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Goethe Yearbook 241 Gail K. Hart, Friedrich Schüler: Crime, Aesthetics, and the Poetics of Punishment. Newark: U of Delaware P, 2005.183 pp. On 9 May 1805 Schiller died in Weimar, and two hundred years later, in 2005, an avalanche of new books on the author appeared in Germany to commemorate the anniversary. Only a few new publications on Schiller came out in the United States on this occasion, and Gail Hart's book on aspects of crime and punishment in the author's work is of particular relevance. She is right in observing that Schiller in his literary writings frequently addressed penal tactics and executions, but with an ambivalence or outright distaste that is unusual for his time. Different from Kant, Schiller never formally entered the eighteenth-century debate on punishment and reform. In contrast to Kant, Schiller did not accept the quid pro quo rule:"Hat er aber gemordet, so muss er sterben.'To the contrary: crime without punishment is a topic the author seems to be particularly interested in. It is very likely, Hart writes, that Schiller's interest in crime without punishment began in his own experiences, as an absolutist subject. In Foucault's terms, she discusses Schiller's upbringing at the Karlsschule. In the eyes of Karl Eugen, Duke of Württemberg, Schiller was a criminal because he wrote against the prohibition of the duke, and he fled Württemberg unlawfully. In his essay "Die Schaubühne als moralische Anstalt betrachtet," Schiller believed the theater could have an effect on the audience regarding its moral improvement, and he wished the stage could usurp the court's authority. His early theory had a very practical streak. What he wanted to do is to turn the tables: make the theater a more humane correctional institution than the duke's schools could ever have been. Later, the idea of a direct utility of literature and art will give way to Schiller's theory of an indirect route of aesthetic education. Hart might have referred to Reinhart Koselleck's book Kritik und Krise when discussing the moral intentions of the German stage. Koselleck shows that Schiller was, in regard to the belief in moral improvement, in sync with eighteenth-century Enlightenment thinking in general. In connection with young Schiller's flight from Württemberg, the story of Christian Friedrich Schubart is retold. The duke's intention was to "reform" Schubart by way of incarceration, using new psychological methods, especially that of complete isolation. Schiller, a great admirer of Schubart, did everything to avoid this fate. In her discussion of the drama Maria Stuart, Hart convincingly analyzes the "undepiction" of Maria Stuart's decapitation. At great length she narrates the story of the historical event of the Scottish queen's beheading, one of the most gruesome executions in England's history. Schiller instead has Leicester—an unreliable , i.e., distraught narrator—report only indirectly about the horrible scene. In Schiller's reception the story of Maria Stuart turns into a tale of composure, the famous confrontation between the two formidable queens not withstanding. When Maria Stuart has to face her death, she exits the stage, again a model of composure. In the case of Diefungfrau von Orleans Schiller goes a step further in showing a hero whose "crimes" are not followed by punishment. Joan of Arc's spectacular punishment disappears under Schiller's pen. Again Gail Hart shows the differences between the historical figure and the heroine Schiller created. Due to the misrepresentation of her gender and her heresy—enormous transgressions in the fifteenth century—she was executed by fire. Schiller had the records of the trial before him but decided to radically idealize Joan of Arc: Johanna would die of injuries received on the battlefield. In Wilhelm Tell the 242 Book Reviews protagonist commits a murder, but gets away with it, is never punished. This drama is an overwhelmingly positive valuation of a murder. IsTeIl a murderer out of "Notwehr"? Is he a "Selbsthelfer" who takes the law into his own hand? Hart delivers a subtle analysis of several important aspects involved here: protecting the father's honor, the life and honor of his family, the freedom of...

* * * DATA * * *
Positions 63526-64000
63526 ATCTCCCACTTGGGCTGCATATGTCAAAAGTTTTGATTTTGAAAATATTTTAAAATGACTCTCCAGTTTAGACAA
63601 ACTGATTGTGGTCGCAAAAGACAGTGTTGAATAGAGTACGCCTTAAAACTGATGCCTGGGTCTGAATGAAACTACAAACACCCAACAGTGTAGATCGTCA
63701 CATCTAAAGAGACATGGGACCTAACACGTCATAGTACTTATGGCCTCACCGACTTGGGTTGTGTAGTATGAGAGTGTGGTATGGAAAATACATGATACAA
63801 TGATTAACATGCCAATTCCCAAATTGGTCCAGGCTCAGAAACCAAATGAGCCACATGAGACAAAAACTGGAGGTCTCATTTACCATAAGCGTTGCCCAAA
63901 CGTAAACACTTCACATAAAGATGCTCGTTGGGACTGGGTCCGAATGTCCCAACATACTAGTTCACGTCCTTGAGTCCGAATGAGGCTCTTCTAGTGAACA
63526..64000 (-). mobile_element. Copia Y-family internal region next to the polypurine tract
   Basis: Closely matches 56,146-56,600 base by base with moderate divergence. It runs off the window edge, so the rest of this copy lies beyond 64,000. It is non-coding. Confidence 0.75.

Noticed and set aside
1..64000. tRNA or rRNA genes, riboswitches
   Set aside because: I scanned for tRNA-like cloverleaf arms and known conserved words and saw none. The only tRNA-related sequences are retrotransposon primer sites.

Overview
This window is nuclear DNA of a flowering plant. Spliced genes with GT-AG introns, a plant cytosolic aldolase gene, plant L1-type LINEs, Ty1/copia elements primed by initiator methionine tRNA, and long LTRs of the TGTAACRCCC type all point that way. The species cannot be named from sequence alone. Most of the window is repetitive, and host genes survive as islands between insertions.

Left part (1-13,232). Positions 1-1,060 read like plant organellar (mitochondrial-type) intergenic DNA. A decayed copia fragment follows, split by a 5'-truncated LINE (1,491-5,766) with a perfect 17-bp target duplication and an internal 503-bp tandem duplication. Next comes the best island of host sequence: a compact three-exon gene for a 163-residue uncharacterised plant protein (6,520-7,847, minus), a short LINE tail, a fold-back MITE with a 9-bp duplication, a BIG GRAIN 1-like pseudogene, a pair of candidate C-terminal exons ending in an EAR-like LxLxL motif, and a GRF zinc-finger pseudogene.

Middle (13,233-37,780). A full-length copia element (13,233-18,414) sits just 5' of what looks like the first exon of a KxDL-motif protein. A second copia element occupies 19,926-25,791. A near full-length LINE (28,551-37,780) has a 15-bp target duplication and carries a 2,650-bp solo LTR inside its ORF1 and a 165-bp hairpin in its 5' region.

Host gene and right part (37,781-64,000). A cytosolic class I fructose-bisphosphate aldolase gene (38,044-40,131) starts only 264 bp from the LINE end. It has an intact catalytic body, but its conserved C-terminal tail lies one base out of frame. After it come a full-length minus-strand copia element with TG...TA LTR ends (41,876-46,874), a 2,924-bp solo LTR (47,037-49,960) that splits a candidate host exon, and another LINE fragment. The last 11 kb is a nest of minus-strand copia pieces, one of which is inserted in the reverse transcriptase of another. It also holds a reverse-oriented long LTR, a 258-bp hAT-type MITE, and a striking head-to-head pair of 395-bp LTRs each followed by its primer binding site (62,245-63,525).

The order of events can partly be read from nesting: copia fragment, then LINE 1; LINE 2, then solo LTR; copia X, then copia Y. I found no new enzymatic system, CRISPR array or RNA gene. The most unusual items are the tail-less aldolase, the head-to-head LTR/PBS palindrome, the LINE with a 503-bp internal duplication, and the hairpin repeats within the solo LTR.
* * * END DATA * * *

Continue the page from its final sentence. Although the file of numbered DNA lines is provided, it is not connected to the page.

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pp. 241-242
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